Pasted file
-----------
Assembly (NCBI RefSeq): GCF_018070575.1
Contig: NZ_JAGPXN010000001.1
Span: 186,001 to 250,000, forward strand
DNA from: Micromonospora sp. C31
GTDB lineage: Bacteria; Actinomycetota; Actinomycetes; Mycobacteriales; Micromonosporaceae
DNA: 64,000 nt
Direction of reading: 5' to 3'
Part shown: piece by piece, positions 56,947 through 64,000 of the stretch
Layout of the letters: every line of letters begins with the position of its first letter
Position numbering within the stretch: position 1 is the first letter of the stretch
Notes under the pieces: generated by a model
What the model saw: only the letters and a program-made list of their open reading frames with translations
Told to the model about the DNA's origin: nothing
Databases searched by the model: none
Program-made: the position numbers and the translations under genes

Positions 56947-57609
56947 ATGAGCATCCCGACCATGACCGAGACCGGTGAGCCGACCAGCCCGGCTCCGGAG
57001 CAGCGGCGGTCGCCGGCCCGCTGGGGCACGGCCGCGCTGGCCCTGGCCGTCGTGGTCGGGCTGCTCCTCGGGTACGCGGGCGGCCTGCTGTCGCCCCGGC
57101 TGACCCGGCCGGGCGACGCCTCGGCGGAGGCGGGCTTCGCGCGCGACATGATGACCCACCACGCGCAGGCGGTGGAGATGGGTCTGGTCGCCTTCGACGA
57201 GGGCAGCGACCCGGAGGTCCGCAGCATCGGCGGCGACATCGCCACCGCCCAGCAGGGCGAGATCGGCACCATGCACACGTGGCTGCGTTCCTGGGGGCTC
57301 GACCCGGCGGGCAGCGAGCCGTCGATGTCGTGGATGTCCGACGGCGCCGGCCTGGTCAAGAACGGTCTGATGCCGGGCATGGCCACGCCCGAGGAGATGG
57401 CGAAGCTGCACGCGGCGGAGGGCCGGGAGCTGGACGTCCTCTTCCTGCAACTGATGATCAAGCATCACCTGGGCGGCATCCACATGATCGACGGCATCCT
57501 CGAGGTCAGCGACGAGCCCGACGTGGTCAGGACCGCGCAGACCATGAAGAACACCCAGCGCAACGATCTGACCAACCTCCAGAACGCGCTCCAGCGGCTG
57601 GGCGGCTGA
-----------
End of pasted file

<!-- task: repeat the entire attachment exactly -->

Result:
Assembly (NCBI RefSeq): GCF_018070575.1
Contig: NZ_JAGPXN010000001.1
Span: 186,001 to 250,000, forward strand
DNA from: Micromonospora sp. C31
GTDB lineage: Bacteria; Actinomycetota; Actinomycetes; Mycobacteriales; Micromonosporaceae
DNA: 64,000 nt
Direction of reading: 5' to 3'
Part shown: piece by piece, positions 56,947 through 64,000 of the stretch
Layout of the letters: every line of letters begins with the position of its first letter
Position numbering within the stretch: position 1 is the first letter of the stretch
Notes under the pieces: generated by a model
What the model saw: only the letters and a program-made list of their open reading frames with translations
Told to the model about the DNA's origin: nothing
Databases searched by the model: none
Program-made: the position numbers and the translations under genes

Positions 56947-57609
56947 ATGAGCATCCCGACCATGACCGAGACCGGTGAGCCGACCAGCCCGGCTCCGGAG
57001 CAGCGGCGGTCGCCGGCCCGCTGGGGCACGGCCGCGCTGGCCCTGGCCGTCGTGGTCGGGCTGCTCCTCGGGTACGCGGGCGGCCTGCTGTCGCCCCGGC
57101 TGACCCGGCCGGGCGACGCCTCGGCGGAGGCGGGCTTCGCGCGCGACATGATGACCCACCACGCGCAGGCGGTGGAGATGGGTCTGGTCGCCTTCGACGA
57201 GGGCAGCGACCCGGAGGTCCGCAGCATCGGCGGCGACATCGCCACCGCCCAGCAGGGCGAGATCGGCACCATGCACACGTGGCTGCGTTCCTGGGGGCTC
57301 GACCCGGCGGGCAGCGAGCCGTCGATGTCGTGGATGTCCGACGGCGCCGGCCTGGTCAAGAACGGTCTGATGCCGGGCATGGCCACGCCCGAGGAGATGG
57401 CGAAGCTGCACGCGGCGGAGGGCCGGGAGCTGGACGTCCTCTTCCTGCAACTGATGATCAAGCATCACCTGGGCGGCATCCACATGATCGACGGCATCCT
57501 CGAGGTCAGCGACGAGCCCGACGTGGTCAGGACCGCGCAGACCATGAAGAACACCCAGCGCAACGATCTGACCAACCTCCAGAACGCGCTCCAGCGGCTG
57601 GGCGGCTGA